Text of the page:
In the wake of Sessions’ memo, states like Oregon may be more keen than ever to take actions to limit the federal government’s scrutiny of state cannabis programs. Kalani, whose practice areas include a focus on cannabis, suggested Sessions’ memo could make it a higher priority for state attorneys general (AGs) to enforce their own cannabis laws to ensure compliance with the state laws within their jurisdictions.

Companies selling hemp-derived products, including supplements, aren’t immune from potential enforcement actions by the likes of Rosenblum. It was her office that sued GNC Holdings Inc., one of the nation’s largest retailers of supplements, in 2015.

AGs “scrutinize the dietary supplement industry especially because these are things people are putting in their bodies, and they’re making specific claims about their effects," Allen said.

Sessions’ memo, he added, “puts another layer of scrutiny and another veneer of uncertainty on companies that are in this [cannabis] space, and makes it more important than ever to really understand what the rules and regulations are and to really scrutinize how you’re operating, what kind of claims you’re making, and what the AGs and other law enforcement officials in your area are doing in this space."

Hemp Distinct From Marijuana

Although U.S. prosecutors now have wider discretion to target marijuana, the same principle doesn’t apply to hemp. While marijuana remains illegal under federal law, there are certain exemptions for hemp under the CSA. As the Hemp Industries Association (HIA) noted last year in court documents, “The express language of the Controlled Substances Act … provides that hemp stalk, fiber, oil and sterilized seed are not controlled as marijuana."

The U.S. Farm Bill, which authorizes the growth and cultivation of hemp under agricultural pilot programs, is another law distinguishing hemp from marijuana.

Sessions’ memo, Denver-based Hoban Law Group stated in an analysis on its website, “does not impact the industrial hemp, or the CBD, industries on its face.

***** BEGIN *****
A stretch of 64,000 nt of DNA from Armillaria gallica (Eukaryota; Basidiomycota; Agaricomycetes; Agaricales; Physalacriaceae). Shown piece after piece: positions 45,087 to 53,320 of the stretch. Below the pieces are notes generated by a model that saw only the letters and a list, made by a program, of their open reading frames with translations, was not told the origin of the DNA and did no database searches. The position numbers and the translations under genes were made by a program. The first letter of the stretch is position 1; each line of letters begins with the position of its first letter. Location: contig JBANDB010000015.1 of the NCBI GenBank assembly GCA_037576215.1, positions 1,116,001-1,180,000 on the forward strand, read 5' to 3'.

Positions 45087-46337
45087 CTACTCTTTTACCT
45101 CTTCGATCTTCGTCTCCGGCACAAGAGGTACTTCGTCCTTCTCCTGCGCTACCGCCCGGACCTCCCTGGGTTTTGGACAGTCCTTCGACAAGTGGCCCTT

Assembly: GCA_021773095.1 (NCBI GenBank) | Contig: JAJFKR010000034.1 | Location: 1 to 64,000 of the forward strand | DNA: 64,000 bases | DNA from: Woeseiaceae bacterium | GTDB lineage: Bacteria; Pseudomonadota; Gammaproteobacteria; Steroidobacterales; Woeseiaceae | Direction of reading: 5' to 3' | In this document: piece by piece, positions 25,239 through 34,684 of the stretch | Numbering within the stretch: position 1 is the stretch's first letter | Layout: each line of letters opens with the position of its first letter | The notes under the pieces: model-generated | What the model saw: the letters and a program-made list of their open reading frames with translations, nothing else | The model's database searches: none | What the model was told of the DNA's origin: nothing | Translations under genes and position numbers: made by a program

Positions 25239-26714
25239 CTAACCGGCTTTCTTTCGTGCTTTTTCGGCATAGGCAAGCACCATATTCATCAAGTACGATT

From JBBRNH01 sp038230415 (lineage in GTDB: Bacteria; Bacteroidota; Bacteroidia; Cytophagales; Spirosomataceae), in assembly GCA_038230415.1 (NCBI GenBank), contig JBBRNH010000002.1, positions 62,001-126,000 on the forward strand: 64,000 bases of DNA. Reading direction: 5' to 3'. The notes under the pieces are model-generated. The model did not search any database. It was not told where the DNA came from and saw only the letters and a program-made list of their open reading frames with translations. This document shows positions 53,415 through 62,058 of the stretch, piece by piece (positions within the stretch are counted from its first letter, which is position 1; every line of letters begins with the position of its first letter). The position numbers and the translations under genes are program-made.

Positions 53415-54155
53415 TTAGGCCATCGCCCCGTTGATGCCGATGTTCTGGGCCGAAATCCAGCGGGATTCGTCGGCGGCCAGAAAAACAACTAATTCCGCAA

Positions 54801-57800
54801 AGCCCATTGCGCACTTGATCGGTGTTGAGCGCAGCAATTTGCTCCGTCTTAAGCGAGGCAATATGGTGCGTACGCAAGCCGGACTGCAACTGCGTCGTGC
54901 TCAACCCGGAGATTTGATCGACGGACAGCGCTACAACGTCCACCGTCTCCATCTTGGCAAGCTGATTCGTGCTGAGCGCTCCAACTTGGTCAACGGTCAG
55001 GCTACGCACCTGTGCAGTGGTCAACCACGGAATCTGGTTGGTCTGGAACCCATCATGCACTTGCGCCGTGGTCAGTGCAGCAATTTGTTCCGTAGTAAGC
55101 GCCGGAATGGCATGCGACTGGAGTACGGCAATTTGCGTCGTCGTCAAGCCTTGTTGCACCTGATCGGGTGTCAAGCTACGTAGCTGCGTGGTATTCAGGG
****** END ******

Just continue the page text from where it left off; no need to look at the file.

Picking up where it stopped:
“Unlike marijuana, industrial hemp is legal under federal law within exemptions written into the Controlled Substances Act, as well as when grown or cultivated as part of a Farm Bill-authorized state pilot program," noted the law firm, which specializes in various matters related to cannabis.

Miller, nonetheless, remains concerned about uncertainty in the marketplace, including law enforcement officials who are confused about the difference between hemp and marijuana. Sessions’ memo could lead to further misunderstandings.

“It may cause some initial confusion for folks who are not educated on the subject matter of cannabis in general, and specifically the difference between marijuana and hemp," acknowledged Gordon, president of the Colorado HIA chapter. “We may see some general confusion."

Gordon and others will need to continue to educate consumers, lawmakers and others on the important differences between hemp and marijuana.

“The confusion simply impresses the work industry leaders are currently doing to educate on the distinction between hemp and marijuana," said Hendrix, whose employer is among the largest U.S. providers of CBD derived from hemp and works with the U.S. Hemp Roundtable to educate the public and elected officials about the industry.

Miller also highlighted the importance of continuing education and passing into law the Industrial Hemp Farming Act of 2017. The bill, which has the bipartisan support of nearly 40 lawmakers in the House of Representatives, would exclude industrial hemp from the definition of marijuana under the CSA.

“The fact that we have such a bipartisan multi-ideological coalition supporting it gives us a real good feeling that it’s going to pass," Miller said.


About the Author(s)

Josh Long

Associate editorial director, Natural Products Insider, Informa Markets Health and Nutrition

Josh Long directs the online news, feature and op-ed coverage at Natural Products Insider, which targets the health and wellness industry. He has been reporting on developments in the dietary supplement industry for over a decade, with a focus on regulatory issues, including at the Food and Drug Administration.

He has moderated and/or presented at industry trade shows, including SupplySide East, SupplySide West, Natural Products Expo West, NBJ Summit and the annual Dietary Supplement Regulatory Summit.

Connect with Josh on LinkedIn and ping him with story ideas at [email protected]

Education and previous experience

Josh majored in journalism and graduated from Arizona State University the same year "Jake the Snake" Plummer led the Sun Devils to the Rose Bowl against the Ohio State Buckeyes. He also holds a J.D. from the University of Wyoming College of Law, was admitted in 2008 to practice law in the state of Colorado and spent a year clerking for a state district court judge.

Over more than a quarter century, he’s written on various topics for newspapers and business-to-business publications – from the Yavapai in Arizona and a controversial plan for a nuclear-waste incinerator in Idaho to nuanced issues, including FDA enforcement of the Dietary Supplement Health and Education Act of 1994 (DSHEA).

Since the late 1990s, his articles have been published in a variety of media, including but not limited to, the Cape Cod Times (in Massachusetts), Sedona Red Rock News (in Arizona), Denver Post (in Colorado), Casper Star-Tribune (in Wyoming), now-defunct Jackson Hole Guide (in Wyoming), Colorado Lawyer (published by the Colorado Bar Association) and Nutrition Business Journal.